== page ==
• Half of the Self-employment Tax: Half of the self-employment tax, i.e. the withholdings that a person must pay for Social Security and Medicare, is deductible as a business expense.
  • Retirement Account Contributions: several different kinds of retirement savings accounts are available to the self-employed, and contributions to these accounts are deductible; there are contribution limits but they are relatively high.
  • Other Costs of Doing Business: Such items as travel expenses, the cost of office supplies, advertising expenses, and the cost of mileage driven for business purposes are all deductible for the self-employed.

What Is Taxable Income?

Taxable income is the amount of income for which taxes must be paid. Every taxpayer needs to decide whether to take the standard deduction or itemize deductions. The standard deduction is an amount of money that the government specifies that every adult can subtract from their gross income. The vast majority of taxpayers take the standard deduction because that results in the lowest AGI.

Itemizing deductions involves listing a set of deductions to which a person is entitled and subtracting each from gross income. This results in a lower AGi for some taxpayers. It is an option that each taxpayer has. Taxpayers calculate their taxable income by subtracting either the standardized deduction or itemized deductions from their AGI.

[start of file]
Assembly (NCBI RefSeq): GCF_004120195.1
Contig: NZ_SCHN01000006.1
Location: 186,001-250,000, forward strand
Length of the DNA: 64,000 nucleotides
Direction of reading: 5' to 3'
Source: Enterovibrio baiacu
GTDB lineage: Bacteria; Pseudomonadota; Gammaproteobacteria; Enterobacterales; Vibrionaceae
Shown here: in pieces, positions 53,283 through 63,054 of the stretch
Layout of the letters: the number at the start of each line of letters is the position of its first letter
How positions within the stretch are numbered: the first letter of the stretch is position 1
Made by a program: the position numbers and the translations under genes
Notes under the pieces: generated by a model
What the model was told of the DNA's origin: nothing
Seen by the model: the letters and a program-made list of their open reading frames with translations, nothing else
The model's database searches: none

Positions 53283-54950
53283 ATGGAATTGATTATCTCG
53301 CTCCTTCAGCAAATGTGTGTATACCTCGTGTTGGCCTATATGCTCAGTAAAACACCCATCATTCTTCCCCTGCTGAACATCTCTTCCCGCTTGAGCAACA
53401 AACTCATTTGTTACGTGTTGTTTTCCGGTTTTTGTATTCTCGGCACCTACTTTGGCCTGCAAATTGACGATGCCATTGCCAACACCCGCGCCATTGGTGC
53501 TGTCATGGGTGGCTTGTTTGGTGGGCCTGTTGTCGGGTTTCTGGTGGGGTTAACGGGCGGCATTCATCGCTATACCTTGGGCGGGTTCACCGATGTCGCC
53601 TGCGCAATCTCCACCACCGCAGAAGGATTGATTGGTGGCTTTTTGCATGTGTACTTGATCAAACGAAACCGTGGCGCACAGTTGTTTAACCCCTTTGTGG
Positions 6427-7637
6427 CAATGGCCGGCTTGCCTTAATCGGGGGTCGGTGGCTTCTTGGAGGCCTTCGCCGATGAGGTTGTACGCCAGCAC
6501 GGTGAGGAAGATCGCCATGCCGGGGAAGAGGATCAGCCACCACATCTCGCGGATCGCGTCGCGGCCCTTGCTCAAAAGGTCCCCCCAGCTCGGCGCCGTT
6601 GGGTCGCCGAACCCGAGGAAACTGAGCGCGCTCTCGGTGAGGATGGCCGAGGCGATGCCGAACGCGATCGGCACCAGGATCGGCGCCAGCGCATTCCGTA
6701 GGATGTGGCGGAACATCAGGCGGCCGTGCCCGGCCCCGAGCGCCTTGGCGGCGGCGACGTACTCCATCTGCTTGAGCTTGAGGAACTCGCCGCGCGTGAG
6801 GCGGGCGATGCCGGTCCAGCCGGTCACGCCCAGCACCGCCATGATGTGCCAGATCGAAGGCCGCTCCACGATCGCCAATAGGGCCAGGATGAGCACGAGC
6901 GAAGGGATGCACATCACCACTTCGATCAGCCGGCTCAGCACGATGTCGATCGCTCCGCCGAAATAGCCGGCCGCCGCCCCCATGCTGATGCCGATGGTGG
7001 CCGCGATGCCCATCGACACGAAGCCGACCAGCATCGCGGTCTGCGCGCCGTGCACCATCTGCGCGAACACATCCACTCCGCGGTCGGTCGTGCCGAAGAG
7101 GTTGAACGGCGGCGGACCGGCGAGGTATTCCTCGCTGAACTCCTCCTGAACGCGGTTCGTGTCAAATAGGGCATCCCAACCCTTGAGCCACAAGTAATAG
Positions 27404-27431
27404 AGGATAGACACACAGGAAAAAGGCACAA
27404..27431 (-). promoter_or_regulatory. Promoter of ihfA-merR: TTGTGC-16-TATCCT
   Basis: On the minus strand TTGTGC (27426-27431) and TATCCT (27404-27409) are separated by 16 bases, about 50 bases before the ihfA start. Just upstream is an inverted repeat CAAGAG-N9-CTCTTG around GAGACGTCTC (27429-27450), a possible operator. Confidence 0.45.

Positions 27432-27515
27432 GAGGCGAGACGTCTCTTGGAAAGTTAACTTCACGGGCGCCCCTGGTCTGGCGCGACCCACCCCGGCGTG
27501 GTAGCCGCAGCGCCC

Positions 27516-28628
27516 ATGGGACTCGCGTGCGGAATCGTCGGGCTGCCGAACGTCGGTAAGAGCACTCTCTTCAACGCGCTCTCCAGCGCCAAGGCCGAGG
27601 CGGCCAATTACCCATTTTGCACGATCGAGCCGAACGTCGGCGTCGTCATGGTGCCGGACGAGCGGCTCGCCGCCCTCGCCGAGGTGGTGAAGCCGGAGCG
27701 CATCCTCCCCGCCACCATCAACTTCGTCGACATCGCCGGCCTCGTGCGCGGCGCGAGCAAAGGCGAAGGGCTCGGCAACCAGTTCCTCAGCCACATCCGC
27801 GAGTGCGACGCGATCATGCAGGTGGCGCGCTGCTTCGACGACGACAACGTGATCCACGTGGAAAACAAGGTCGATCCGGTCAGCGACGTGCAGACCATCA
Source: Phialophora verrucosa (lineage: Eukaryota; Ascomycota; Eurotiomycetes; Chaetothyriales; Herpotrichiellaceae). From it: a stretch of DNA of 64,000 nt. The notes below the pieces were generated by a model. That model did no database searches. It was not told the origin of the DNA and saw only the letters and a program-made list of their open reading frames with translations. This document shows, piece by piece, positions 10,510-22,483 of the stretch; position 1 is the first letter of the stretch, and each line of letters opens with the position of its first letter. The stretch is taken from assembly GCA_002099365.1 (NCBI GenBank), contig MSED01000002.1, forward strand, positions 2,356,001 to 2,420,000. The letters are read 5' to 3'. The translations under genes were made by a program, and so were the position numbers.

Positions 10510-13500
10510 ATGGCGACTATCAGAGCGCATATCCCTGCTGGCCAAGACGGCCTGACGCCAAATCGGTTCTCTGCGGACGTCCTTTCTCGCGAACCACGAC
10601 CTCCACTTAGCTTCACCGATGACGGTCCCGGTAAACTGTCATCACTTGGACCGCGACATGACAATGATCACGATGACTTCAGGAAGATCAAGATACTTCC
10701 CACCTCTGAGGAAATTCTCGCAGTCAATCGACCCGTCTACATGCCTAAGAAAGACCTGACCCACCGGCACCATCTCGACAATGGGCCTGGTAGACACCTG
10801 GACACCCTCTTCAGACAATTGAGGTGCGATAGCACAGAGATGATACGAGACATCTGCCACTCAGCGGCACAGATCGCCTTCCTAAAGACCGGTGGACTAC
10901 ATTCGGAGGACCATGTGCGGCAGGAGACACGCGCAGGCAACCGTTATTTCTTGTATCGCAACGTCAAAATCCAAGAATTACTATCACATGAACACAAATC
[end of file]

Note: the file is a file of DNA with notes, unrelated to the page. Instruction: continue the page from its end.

Once the taxpayer has calculated their taxable income, the taxpayer can then calculate their tax. Income tax is calculated by applying the taxpayer’s current tax rate to their taxable income. Tax rates vary depending on the taxpayer’s adjusted gross income, marital status, and the number of dependents they may have.

Of course, if a taxpayer has had federal or state taxes withheld from income payments, then in a final step the amount of tax owed will be compared to withholdings. If the taxes owed are less than the withholdings, then the taxpayer will get a refund. If the amount of withholdings is less than the taxes owed, the taxpayer will have to pay the difference to the IRS or state taxing agency.

Should I Contact an Income Tax Lawyer?

Tax issues can be complex and may require professional assistance. Tax fraud can result in serious consequences, such as substantial fines or even prison time. If you have failed to pay taxes for several years, have substantial back taxes, or are being audited, you should most definitely contact an experienced tax lawyer for help.

Or if the IRS notifies you that you have underpaid your tax obligation or misapplied a deduction, if the amount the IRS seeks to recover is significant, you may want to consult an experienced tax lawyer. A tax lawyer can calculate your taxes and figure out how much return you rightly owe the IRS. Tax lawyers can communicate with the IRS and resolve problems by amens. Or, if you must go to court, your tax lawyer can represent you in litigation. It is always a good idea to have an experienced tax lawyer fighting for you in disputes with the IRS.